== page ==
|Maguffin, Scott - Cornell University - New York|
|Abu-ali, Lena - Cornell University - New York|
|Woll, Arthur - Cornell University - New York|
|Smleska, Louisa - Cornell University - New York|
|Reid, Matthew - Cornell University - New York|
Submitted to: International Soil Science Society Conference Proceedings
Publication Type: Abstract Only
Publication Acceptance Date: 12/29/2018
Publication Date: 1/7/2019
Citation: Maguffin, S., Abu-Ali, L., Woll, A., Smleska, L., Rohila, J.S., McClung, A.M., Reid, M.C. 2019. The role of manganese redox dynamics in controlling arsenic mobility in paddy soils. International Soil Science Society Conference Proceedings. Available: https://scisoc.confex.com/scisoc/2019sssa/meetingapp.cgi/Paper/116394.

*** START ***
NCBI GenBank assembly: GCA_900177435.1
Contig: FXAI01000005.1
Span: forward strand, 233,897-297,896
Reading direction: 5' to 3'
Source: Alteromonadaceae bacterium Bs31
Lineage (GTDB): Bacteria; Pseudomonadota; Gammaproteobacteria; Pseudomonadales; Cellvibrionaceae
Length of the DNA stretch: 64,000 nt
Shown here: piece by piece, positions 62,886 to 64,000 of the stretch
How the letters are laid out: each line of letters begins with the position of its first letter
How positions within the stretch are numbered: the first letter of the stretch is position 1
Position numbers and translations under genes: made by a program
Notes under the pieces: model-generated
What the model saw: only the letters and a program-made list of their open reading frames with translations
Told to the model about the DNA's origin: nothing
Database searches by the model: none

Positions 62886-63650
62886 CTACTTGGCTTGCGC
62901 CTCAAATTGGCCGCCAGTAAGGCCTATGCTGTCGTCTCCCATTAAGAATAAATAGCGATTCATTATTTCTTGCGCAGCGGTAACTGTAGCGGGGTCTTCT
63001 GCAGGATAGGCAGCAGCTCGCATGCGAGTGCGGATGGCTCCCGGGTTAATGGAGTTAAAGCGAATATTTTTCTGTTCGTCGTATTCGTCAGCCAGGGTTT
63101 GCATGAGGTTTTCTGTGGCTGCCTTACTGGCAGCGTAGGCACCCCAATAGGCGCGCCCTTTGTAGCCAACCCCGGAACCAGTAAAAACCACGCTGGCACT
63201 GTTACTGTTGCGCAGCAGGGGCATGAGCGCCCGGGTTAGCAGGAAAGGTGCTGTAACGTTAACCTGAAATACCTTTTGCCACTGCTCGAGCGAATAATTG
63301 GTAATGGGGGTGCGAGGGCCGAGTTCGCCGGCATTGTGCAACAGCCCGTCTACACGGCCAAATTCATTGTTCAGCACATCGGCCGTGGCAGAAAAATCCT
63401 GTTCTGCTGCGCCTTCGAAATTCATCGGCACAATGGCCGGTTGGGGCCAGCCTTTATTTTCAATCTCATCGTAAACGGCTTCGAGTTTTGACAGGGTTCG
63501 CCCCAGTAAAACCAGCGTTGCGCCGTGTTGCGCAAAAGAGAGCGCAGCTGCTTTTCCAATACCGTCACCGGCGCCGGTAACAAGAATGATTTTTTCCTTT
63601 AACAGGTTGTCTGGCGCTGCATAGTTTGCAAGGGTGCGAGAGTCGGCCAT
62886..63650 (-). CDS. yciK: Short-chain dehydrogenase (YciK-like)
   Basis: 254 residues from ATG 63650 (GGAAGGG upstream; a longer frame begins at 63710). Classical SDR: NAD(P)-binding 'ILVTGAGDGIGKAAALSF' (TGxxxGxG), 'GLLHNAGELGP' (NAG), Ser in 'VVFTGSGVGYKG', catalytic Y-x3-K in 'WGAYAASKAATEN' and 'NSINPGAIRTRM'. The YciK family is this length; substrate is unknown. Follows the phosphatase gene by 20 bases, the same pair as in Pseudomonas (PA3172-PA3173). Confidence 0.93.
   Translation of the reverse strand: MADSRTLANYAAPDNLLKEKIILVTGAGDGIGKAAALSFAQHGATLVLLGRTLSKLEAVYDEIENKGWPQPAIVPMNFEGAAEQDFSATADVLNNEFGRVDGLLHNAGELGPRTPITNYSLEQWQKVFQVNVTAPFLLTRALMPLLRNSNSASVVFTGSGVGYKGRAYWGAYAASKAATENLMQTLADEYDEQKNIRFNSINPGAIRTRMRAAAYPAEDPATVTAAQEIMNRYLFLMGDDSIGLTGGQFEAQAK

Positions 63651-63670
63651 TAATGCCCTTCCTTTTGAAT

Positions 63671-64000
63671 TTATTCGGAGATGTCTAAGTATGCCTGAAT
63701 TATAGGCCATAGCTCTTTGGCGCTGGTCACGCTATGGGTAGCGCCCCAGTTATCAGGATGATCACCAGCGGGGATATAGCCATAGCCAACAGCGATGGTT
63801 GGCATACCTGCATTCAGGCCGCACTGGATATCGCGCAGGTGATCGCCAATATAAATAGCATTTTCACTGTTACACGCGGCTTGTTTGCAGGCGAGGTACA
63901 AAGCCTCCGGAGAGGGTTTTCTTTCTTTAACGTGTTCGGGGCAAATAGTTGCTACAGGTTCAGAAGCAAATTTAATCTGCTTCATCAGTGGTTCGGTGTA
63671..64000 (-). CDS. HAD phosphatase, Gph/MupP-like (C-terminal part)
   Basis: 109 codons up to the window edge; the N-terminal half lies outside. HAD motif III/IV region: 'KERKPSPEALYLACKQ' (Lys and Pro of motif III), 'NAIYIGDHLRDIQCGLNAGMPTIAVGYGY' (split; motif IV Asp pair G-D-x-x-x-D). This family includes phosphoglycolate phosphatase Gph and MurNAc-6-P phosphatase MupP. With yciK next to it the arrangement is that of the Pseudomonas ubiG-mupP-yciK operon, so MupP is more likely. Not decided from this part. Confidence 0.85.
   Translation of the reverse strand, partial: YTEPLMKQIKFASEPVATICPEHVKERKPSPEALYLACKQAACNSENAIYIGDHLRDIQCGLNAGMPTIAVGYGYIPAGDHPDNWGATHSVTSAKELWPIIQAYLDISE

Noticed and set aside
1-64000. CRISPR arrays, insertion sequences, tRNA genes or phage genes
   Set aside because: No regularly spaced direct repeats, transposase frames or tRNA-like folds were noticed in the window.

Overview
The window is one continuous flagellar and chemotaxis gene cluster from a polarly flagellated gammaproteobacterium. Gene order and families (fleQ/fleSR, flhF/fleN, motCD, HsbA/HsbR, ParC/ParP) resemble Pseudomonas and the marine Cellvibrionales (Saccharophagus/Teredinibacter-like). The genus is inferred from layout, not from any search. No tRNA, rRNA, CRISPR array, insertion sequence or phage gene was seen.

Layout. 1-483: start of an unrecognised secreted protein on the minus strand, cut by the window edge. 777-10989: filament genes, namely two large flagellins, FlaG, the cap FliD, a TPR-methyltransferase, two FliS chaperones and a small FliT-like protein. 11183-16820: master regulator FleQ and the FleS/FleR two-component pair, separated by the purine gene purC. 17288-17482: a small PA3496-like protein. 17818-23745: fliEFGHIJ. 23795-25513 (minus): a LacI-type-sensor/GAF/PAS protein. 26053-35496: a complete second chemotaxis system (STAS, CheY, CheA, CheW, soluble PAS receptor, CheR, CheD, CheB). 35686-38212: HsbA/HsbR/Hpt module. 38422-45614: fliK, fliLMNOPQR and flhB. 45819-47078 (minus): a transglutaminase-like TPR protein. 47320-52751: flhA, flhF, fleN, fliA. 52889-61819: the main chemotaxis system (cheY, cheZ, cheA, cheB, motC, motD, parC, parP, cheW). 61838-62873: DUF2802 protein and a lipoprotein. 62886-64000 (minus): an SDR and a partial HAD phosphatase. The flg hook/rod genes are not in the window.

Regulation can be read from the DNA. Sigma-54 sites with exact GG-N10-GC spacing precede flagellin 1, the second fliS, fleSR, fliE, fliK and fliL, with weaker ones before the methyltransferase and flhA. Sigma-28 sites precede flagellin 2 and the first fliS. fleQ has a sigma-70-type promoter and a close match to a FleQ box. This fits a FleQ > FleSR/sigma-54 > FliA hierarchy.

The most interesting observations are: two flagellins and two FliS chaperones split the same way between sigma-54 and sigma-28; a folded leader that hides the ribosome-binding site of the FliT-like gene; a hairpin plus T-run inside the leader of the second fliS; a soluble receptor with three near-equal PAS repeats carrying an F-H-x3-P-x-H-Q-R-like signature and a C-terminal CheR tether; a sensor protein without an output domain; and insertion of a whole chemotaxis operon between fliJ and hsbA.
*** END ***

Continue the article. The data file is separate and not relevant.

Technical Abstract: Arsenic (As) mobilization in soil environments is typically considered to be controlled by reductive dissolution of iron (Fe) oxide minerals. This conceptual model overlooks the role of manganese (Mn) oxides in As fate and transport, despite the ubiquity of Mn oxides in soils, the role of Mn oxides as redox buffers, and their well-known ability to oxidize arsenite to arsenate and then act as a sorbent for arsenate. This contribution explores the role of Mn oxides in governing the timing of As release into the soil solution, and seeks to disentangle the effect of Mn oxides as a redox buffer from their role as the host mineral for As release. We present results from synchrotron-based micro X-ray fluorescence (µXRF) analysis of rice paddy soils collected from Arkansas, USA, evaluating As-Fe-Mn co-localization. In the upper 10 cm of the soil column, the Mn/Fe ratio was 0.06 and As hot spots were more strongly correlated with Mn than with Fe. Mn/Fe ratios decreased with depth in the soil column to 0.003 between 24 and 32 cm, with Fe emerging as the dominant spatial correlate of arsenic as depth increases. The role of Mn versus Fe oxide mineral dissolution in controlling As release into the soil solution of an Arkansas paddy soil is evaluated by combining in situ monitoring of soil solution chemistry with measurements of soil physical parameters, including redox potential, via a distributed sensor network. Special attention is paid to As mobility and Fe:Mn redox dynamics during periodic drying and re-wetting of the soil column. Finally, laboratory soil microcosms were prepared from Arkansas paddy soil and amended with synthetic birnessite to yield a range of Mn/Fe ratios, and well-controlled experiments were used to quantify the role of the Mn/Fe ratio in controlling the timing of As release into the soil solution.